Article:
Customizing Git Log Output

Posted by Mike Barkas on Tuesday November 01, 2016

Git Log

The git log command provides information regarding the history of the repository. There is a lot of history information that can be accessed using the log command and there is many options to format and filter this information.

The normal output of the log command shows the author, date, and commit information on multiple lines.

In this article I describe a few of the methods I use to display commit history information in a few different ways.

I will start by describing a few of the options available and then describe how I use a couple of them.


The two broad categories described below are built-in formatting and custom formatting.

Built-in Formatting

There are options you can use via the command line to use the built-in log formatting to display commonly used output.

One line
The --oneline option reduces the commit information to one line of abbreviated information. This is helpful to get a quick overview of recent repository information.

git log --oneline

a90b071 Fixup typo in readme file.
2f5276b Update readme description.
a21337a Set spacing to align text output.
5829ca9 Merge pull request #1 from repository/branch
fdf62a4 First commit.

Decorate
The --decorate option will display branch and tag information. It is very common to combine the above oneline command above with the decorate option.

git log --oneline --decorate

a90b071 (HEAD -> master, origin/master) Fixup typo in readme file.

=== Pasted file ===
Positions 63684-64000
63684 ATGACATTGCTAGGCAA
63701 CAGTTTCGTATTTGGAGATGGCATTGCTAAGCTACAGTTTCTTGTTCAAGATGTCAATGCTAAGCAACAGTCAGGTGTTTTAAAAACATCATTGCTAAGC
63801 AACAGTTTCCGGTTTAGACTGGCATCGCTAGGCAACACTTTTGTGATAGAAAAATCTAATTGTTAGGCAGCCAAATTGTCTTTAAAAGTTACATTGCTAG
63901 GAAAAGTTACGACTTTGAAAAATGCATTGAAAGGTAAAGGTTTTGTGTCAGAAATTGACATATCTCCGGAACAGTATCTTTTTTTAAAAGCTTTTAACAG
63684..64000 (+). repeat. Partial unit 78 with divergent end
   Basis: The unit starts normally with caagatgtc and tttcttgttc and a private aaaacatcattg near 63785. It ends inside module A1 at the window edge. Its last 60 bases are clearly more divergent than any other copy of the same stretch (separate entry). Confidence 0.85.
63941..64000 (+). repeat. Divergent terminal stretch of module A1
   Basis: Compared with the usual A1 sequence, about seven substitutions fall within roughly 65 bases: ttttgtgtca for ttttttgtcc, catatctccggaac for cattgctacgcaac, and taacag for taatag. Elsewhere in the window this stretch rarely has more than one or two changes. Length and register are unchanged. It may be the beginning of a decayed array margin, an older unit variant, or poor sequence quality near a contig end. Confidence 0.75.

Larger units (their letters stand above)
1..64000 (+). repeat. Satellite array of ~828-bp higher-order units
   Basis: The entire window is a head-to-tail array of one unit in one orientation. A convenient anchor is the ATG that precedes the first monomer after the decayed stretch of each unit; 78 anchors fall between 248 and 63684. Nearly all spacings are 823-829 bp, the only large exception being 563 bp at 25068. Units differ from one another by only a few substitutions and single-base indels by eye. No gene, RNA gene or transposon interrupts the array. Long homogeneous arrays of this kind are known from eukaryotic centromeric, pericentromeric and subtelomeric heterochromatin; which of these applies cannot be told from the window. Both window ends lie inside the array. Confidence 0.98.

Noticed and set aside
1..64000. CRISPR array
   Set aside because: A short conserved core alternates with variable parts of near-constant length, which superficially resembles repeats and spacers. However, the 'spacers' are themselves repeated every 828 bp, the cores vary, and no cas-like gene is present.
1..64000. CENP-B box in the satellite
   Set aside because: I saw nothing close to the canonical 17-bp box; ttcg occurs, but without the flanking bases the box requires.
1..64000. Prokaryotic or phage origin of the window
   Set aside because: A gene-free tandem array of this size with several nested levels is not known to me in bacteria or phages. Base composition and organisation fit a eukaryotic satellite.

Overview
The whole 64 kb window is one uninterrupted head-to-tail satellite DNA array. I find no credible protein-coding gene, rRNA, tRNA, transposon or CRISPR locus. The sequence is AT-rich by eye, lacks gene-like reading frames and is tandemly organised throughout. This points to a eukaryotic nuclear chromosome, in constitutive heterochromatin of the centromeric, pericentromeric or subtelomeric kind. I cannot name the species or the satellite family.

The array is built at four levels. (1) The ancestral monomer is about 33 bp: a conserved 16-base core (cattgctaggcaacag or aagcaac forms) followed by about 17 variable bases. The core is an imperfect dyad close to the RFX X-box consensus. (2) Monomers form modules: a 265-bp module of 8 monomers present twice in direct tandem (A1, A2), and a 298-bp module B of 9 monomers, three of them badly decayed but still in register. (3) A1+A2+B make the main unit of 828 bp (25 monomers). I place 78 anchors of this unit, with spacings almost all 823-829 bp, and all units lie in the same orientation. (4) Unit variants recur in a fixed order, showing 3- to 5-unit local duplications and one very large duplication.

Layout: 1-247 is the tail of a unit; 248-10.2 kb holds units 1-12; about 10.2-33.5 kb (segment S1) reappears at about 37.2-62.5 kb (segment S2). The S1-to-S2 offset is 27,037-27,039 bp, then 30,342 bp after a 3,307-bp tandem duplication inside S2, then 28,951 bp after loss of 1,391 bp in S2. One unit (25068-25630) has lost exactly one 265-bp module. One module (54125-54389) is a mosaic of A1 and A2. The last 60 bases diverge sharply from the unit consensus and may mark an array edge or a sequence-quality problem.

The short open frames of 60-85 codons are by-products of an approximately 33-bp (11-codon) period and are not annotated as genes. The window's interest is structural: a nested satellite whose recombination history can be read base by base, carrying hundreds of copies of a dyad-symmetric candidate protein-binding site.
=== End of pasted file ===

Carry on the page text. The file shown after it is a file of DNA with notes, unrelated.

2f5276b Update readme description.
a21337a (tag: your-tag) Set spacing to align text output.
5829ca9 Merge pull request #1 from repository/branch
fdf62a4 First commit.

Graph
The --graph option will give you a visual representation of the branches and how they were merged together. The graph only shows ASCII characters creating lines and asterisks, but it is enough to create a visual reference that is easy to understand.

git log --oneline --graph

* a90b071 Fixup readme file.
* 2f5276b Improve readme.
* a21337a Set spacing to align text output.
*   5829ca9 Merge pull request #1 from repository/branch
|\
| * fdf62a4 Experiment with branch name.
| * df77cdc Change shell declaration.
|/
* f958f93 Start branch loop.
* 6f4fd45 Git comment notes for use.
* e4b884f Start bash file.
* e68d143 First commit.

Diffs
There are a lot of options for displaying diffs in your commit history. The two most common options are the -p option, for patch, and the --stat option for showing stats of inserted and deleted code.

git log --stat

* a90b071 (HEAD -> master, origin/master) Fixup readme file.
|  README.md | 3 +++
|  1 file changed, 3 insertions(+)
* 2f5276b Improve readme file content.
|  README.md | 5 +++++
|  1 file changed, 5 insertions(+)